Baijiu Ingredients

Baijiu Ingredients

The production of alcohol is a serious and respected profession in China. Perhaps this is why the nation has a popular proverb surrounding the work. “Water is an alcohol’s lifeblood, qu is an alcohol’s backbone, and grains are an alcohol’s flesh,” claims the adage.

You’ll notice that this holy trinity of ingredients is entirely natural, and all are pivotal to the production of baijiu.

The difference between each and every bottle depends on how these ingredients are combined, and in what quantities.

To further investigate the use of water, qu and grain in the creation of baijiu, lets take a look at each ingredient in turn.

Baijiu Ingredients: The Water

It’s almost funny. Baijiu is famously potent, alcoholic and fiery, making it almost the opposite of water. Despite this, common H2O is involved in every element of the baijiu production process.

Whether it’s washing the other ingredients, providing moisture to kick-start the fermentation process, and even diluting the finished spirit to make it easier to drink. That’s right, pure baijiu is even more ferocious than the tempered version sold in convenience stores throughout China!

Not just any water will do, though. Much like anywhere in the world, different provinces of China have varying water softness and purity. Soft water is considered to be ideal as it binds ingredients better while also inspiring yeast to work its magic.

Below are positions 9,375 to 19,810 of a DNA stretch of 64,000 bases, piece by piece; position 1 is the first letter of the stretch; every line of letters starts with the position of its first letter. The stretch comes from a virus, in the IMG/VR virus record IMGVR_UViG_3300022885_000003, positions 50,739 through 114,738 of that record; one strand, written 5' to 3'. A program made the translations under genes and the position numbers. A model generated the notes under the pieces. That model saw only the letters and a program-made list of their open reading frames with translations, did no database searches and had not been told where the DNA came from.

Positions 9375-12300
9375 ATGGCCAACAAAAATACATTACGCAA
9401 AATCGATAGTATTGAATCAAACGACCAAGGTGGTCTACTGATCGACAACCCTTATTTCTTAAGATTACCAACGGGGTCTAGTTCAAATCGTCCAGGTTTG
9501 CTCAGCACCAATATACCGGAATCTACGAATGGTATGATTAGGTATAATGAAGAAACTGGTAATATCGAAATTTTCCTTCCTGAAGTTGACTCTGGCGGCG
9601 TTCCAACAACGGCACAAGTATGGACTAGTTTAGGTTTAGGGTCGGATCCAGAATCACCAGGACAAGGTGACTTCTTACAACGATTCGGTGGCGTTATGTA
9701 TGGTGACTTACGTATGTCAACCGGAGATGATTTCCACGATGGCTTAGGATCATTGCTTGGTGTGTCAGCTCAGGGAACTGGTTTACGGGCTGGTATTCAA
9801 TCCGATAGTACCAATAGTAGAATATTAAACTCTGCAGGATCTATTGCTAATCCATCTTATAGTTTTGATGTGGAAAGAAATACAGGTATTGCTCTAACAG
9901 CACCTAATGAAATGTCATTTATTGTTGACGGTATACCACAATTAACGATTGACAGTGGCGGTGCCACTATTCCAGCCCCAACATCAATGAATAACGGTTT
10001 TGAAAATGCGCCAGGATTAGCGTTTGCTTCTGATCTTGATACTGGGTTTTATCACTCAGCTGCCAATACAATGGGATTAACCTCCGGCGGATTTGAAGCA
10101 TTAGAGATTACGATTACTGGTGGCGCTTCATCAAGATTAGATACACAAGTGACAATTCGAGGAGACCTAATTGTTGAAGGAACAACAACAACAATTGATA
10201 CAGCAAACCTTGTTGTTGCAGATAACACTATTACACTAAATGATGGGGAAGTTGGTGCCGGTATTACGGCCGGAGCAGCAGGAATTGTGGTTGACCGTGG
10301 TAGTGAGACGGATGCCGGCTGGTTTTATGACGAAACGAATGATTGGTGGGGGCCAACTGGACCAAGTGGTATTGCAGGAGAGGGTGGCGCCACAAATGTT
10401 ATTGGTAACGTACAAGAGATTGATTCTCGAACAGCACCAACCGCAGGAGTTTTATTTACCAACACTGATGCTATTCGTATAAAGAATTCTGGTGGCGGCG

Harder water still has its uses, providing magnesium and calcium to the baijiu. This is the kind of water found in southwest China, which remains the biggest production area of China.

Very hard water, however, can turn solid during the process which breaks and corrodes machinery, For this reason, hard water will be purified before any attempted use on the production of baijiu.

Another popular adage in China is that, “famous alcohol needs outstanding springs.” This leads into the belief that the unique quality of a province’s water plays heavily in the quality of their baijiu.

This means that relocating a distillery will only ever be considered as a last resort. Many producers believe that changing a water supply makes an irreparable difference to the taste of their product. The Chishui River is the most celebrated waster source in all of the country, playing into many distilleries.

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Baijiu Ingredients: Qu

It’s impossible to create baijiu without qu, or jiuqu. This ingredient is found in every baijiu or wine in China, and acts as a form of yeast. Qu, however, has much more to offer than simple brewing.

Qu is constructed by breaking grains that have been moistened until they can be moulded into paste. This turns the qu into lumps, which are stored in a cool, dry environment. Once here, the qu will cultivate friendly bacteria and yeast and convert any starches into sugar ahead of fermentation.

There are two primary forms of qu used in the production of baijiu, colloquially dubbed big qu and small qu. Big qu takes the shape of substantial bricks, usually constructed from barley, wheat and peas. Small qu, meanwhile, is made up of small balls of rice. It is quite common for medicinal herbs to also be added to small qu. This may be for health reasons, or simply to add a different taste sensation to the eventual baijiu.